Financial Planner, Certified Financial Planner™, Financial Adviser, Financial Consultant, Wealth Manager, Money Manager, Stockbroker, Chartered Financial Analyst, Registered Investment Advisor, Chartered Life Underwriter – OMG! Whom should I hire?
I am not going to differentiate among all these titles because I am not a dictionary and am not even sure I can! I am going to outline what you should expect from a Certified Financial Planner™ and a comprehensive/holistic financial plan. Then, you can decide if that is what you need and want from a financial professional.
What is a Certified Financial Planner™ (CFP®)
A CFP® practitioner has met the CFP® Board’s education, examination, and experience requirements, which include completing the CFP® academic program, having a bachelor’s degree, passing the CFP® certification exam (2 days, 10 hours; it’s a doozy), and having at least 3 years of full-time, related work experience. CFP® practitioners adhere to high standards of ethical conduct and must meet continuing-education requirements to maintain their certification. CFP® practitioners have a fiduciary duty to make recommendations based on the “best interest” of their clients. Learn more at http://www.cfp.net/
What is a Comprehensive/Holistic Financial Plan?
Picture a puzzle of all your financial pieces – investments, retirement, estate, insurance, education, and taxes. A financial plan puts all these pieces together to show you where you are, where you want to be, and what you need to do to get there. The process goes something like this:
- Establish the relationship – sign an agreement so you both know what to expect from each other.
- Discovery – you and your planner figure out all your goals. Everyone wants to plan for retirement, but you might fail to plan for caring for your aging parents or for your own health care, which may impede the success of your plan. Also, your planner will ask for details of all your finances – the more you provide, the better your plan.
- Analyze – planner reviews your data, analyzes how well you are doing to meet your goals, and figures out what changes you can make to better achieve your goals.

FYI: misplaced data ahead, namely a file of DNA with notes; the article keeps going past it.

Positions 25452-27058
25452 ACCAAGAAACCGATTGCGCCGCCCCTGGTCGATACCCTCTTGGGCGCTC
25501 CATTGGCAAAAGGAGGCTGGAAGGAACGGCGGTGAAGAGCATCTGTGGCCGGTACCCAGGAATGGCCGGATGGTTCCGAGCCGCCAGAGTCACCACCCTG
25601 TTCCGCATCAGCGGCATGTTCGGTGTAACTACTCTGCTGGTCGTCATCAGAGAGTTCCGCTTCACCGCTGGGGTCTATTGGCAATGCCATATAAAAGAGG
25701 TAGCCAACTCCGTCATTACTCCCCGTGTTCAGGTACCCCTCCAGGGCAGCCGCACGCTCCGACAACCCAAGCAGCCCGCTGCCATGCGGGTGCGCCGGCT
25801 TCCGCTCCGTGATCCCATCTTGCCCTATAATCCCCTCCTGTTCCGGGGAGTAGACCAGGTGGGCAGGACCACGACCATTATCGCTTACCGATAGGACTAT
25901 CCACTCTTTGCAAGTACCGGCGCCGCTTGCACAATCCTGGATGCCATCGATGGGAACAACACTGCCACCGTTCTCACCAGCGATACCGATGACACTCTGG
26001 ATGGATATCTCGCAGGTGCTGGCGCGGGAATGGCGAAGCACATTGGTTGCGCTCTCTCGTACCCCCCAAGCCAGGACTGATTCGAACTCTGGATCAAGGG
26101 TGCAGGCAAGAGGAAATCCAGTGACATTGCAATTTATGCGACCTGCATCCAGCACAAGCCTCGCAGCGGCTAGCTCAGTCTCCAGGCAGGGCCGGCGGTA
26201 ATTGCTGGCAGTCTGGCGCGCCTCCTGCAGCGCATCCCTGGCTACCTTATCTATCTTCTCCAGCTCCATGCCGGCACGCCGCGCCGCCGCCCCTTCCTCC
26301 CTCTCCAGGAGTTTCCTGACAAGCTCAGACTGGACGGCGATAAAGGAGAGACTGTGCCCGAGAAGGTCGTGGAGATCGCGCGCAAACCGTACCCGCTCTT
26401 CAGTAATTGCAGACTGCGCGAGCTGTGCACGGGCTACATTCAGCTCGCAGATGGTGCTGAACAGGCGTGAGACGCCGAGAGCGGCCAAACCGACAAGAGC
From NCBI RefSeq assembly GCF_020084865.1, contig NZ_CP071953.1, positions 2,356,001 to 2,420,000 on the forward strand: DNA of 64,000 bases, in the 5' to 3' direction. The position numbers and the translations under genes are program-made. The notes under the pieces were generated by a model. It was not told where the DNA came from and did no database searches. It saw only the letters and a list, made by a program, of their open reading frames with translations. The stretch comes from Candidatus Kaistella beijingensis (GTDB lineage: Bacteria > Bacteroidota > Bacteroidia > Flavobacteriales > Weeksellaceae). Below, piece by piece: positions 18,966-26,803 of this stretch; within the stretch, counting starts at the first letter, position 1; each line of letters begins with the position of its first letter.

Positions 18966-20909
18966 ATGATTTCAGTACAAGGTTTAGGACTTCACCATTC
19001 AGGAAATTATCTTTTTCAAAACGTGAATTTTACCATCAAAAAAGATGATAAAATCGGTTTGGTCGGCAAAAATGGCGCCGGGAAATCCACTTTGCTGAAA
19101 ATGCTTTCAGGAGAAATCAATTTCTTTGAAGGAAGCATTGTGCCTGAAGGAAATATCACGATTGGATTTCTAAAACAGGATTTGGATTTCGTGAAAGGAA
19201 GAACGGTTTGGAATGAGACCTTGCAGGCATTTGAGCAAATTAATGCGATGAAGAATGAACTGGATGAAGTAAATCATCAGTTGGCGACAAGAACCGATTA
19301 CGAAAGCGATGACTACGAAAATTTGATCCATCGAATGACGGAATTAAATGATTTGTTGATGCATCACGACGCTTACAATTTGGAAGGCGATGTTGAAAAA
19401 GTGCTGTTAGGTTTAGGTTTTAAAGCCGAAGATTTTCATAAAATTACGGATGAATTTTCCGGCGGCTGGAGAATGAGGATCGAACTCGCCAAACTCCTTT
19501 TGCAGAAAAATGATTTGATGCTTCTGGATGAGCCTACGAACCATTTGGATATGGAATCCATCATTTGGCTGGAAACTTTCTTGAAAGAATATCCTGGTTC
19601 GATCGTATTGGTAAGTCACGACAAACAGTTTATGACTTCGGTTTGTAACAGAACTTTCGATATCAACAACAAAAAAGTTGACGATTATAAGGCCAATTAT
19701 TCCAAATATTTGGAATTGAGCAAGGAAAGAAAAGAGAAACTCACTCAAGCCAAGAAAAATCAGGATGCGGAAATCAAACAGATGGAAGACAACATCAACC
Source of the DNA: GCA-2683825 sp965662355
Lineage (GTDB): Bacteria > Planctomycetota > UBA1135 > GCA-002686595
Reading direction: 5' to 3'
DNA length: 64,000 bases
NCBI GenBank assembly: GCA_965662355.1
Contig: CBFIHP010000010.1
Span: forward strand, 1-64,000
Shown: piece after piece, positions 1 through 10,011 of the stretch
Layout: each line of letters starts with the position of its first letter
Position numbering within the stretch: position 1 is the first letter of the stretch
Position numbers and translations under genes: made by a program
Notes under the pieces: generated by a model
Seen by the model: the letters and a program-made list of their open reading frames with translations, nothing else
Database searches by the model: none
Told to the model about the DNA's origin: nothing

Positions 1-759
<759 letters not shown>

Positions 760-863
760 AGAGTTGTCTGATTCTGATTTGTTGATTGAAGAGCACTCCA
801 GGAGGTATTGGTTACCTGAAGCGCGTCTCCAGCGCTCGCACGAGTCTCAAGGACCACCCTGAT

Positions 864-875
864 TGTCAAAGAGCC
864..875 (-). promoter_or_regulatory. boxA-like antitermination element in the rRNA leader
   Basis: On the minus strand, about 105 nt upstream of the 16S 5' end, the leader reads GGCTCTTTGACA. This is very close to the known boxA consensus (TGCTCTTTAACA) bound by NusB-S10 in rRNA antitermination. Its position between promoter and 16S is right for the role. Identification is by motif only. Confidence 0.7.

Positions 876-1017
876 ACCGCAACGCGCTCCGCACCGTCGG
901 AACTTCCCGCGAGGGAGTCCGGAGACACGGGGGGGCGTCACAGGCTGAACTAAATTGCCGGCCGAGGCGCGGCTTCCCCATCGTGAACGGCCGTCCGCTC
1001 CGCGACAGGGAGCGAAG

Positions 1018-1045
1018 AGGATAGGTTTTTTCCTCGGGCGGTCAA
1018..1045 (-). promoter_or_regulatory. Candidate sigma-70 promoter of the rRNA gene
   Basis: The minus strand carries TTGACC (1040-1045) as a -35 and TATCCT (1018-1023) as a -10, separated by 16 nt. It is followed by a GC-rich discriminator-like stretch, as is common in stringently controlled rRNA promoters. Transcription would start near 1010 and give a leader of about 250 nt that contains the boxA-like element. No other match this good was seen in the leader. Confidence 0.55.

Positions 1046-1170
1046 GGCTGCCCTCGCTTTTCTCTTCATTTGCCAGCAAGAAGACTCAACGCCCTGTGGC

- Presents the Plan – the plan puts all your pieces together and outlines recommendations to help you achieve your goals. For instance, your planner may recommend anything from maximizing your 401(k) contribution and buying a long-term care policy to a complex web of trusts and planned gifting to reduce your estate tax burden.
- Implementing Recommendations – usually your planner can implement some of the recommendations and/or refer you to someone who can. Or you can take your plan and shop around. Ideally, independent planners research products and prices so you can make the best informed decision to meet your needs. For instance, your planner might refer you to a couple mortgage brokers/banks so she or he can compare several good-faith estimates to help you decide whom to use.
- Monitor – life changes and investments do not perform as expected; a financial plan is a snapshot and must be monitored and reviewed to keep you on track. Your plan will probably have numerous action items that cannot all be done at once; you will have to prioritize. Each annual review, you and your planner will go over what you completed, possibly add new items to the list, and reprioritize. Financial planning is an ongoing process.
A financial planner is like a coach guiding you to make the best financial decisions to meet your specific goals and needs. There is not one product or investment that fits all – planners shop around, think outside the box, and advocate for your success. A good financial planner gets up close and personal, so interview a few to make sure you find a planner you trust and are willing to divulge your deepest, darkest secrets to – it goes well beyond your bank statements.
Gelasia Steed, CFP®
Ft. Worth, TX